• Well, there was The Adventure Rebirth, which had nothing to do with Igarashi but turned out awesome, imo. The classic 2D Castlevanias before SOTN were also done without Igarashi, so I think it’s possible to make a new, classic-feeling 2D Castlevania with new developers. Imagine if Vanillware could get their hands on it? In fact, there’s a few indie devs (both Japanese and non-Japanese) who have been emulating the Castlevania look and feel to various extents (in both visual style/atmosphere and design).

          What’s confusing is what Konami wants. I mean, wasn’t Iga trying to make a new 2D Castlevania for a long time now but Konami never gave him the green light? I doubt that’ll change now that he’s left. Castlevania is either dead or… who knows.

          • andref

            You make a good point though I wonder if its possible to continue the series established before LoS. My worry is that Igarashi was the brains behind the plot and now that he is gone, can the storyline be continued or is a reboot needed

    • David Cox, producer of the LoS games, more or less said he thought 2D castlevanias were dead, probably because Mirror of Fate flopped.

      • andref

        Mirror of Fate sucked simply because it tried to bring 3d to 2d or so I think. I know that isn’t what you are asking. Either way, David no longer wants to handle the franchise after LoS2 so its future ultimately will depend on who Konami decides to hand the franchise off too next

  • Arz

    Wait, he has a Facebook account?

  • Sergio Hidalgo

    kickstarter here he comes

  • MrRobbyM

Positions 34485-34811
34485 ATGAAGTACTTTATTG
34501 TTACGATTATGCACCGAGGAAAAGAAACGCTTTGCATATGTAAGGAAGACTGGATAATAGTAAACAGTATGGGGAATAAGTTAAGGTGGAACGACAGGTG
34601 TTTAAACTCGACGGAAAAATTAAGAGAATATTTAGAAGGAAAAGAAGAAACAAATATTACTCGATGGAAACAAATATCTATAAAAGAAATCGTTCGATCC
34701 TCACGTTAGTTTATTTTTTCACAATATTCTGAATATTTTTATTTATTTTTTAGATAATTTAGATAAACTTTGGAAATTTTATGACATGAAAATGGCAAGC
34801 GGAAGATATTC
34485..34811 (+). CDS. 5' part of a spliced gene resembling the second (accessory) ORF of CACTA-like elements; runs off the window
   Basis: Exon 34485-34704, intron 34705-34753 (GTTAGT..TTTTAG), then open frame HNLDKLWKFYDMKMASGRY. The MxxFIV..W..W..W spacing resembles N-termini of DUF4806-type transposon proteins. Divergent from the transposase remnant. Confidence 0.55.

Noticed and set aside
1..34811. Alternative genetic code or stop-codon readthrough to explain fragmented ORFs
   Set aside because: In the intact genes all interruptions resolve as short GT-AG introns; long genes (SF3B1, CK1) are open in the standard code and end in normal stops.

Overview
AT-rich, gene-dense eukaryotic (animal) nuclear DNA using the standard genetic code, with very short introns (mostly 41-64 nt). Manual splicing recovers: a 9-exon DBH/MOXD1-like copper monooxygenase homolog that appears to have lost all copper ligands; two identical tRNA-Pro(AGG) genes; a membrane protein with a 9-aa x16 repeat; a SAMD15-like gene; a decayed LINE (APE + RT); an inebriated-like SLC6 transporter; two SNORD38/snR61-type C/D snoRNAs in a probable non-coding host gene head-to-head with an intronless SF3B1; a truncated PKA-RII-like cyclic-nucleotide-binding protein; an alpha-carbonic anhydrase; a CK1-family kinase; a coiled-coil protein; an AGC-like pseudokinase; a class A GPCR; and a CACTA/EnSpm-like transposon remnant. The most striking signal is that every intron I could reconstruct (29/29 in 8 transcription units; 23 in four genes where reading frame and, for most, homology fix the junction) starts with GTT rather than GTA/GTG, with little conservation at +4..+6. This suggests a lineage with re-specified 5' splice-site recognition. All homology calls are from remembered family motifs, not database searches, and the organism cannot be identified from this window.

I’m glad he left. Maybe we will finally get some old school action games from him.

  • leingod

    I’ll be eagerly awaiting for his Demon Castle Nosferatu game. I bet it’ll crowdfund as well as Mighty Number 9 did.

    I’ll still miss his Castlevanias though.

  • Wake

    It’s never too late to start fresh. Inafune and Mikami got a chance to make the game they wanted without being weighed down by being chained to a established franchise, it’s just right that Iga can finally stretch out creatively and make the game he wants too.

  • Brion Valkerion

    I’d donate to a crowd funded metroidvania.

  • NintendoPSXTheSecond

    Well seems my example was correct about the Kickstarter. Shame how the industry has changed from if you had a good idea, it’d be funded compared to now if you have a good idea you gotta force it to be funded. Well, still, good luck to him I suppose.
    Not like him being at Konami means anything though to begin with considering Konami makes nothing in-house anymore.

    • I don’t see a problem with moving pre-orders to precede the production phase. If I were a dev, I’d rather discover something won’t sell before I put years and thousands of dollars into completing it.

      • Fen Y

        The problem comes when projects fail, because players already paid. This entire kickstarter thing is a sign that the gaming business is EXTREMELY unhealthy.

        We essentially have huge sums of money in player pockets that just don’t find something to buy, which shows that the market is fundamentally broken.

        ANd when the kickstarter projects start to fail, we might get a *real* videogame crash.

        Which ain’t impossible. At all. In fact, it’s more likely than it was ’82 :/

        And that really, really sucks.

        • So all the risk is moved to the buyers. Normally the publisher would have to eat this cost, just like the cost of an unprofitable game.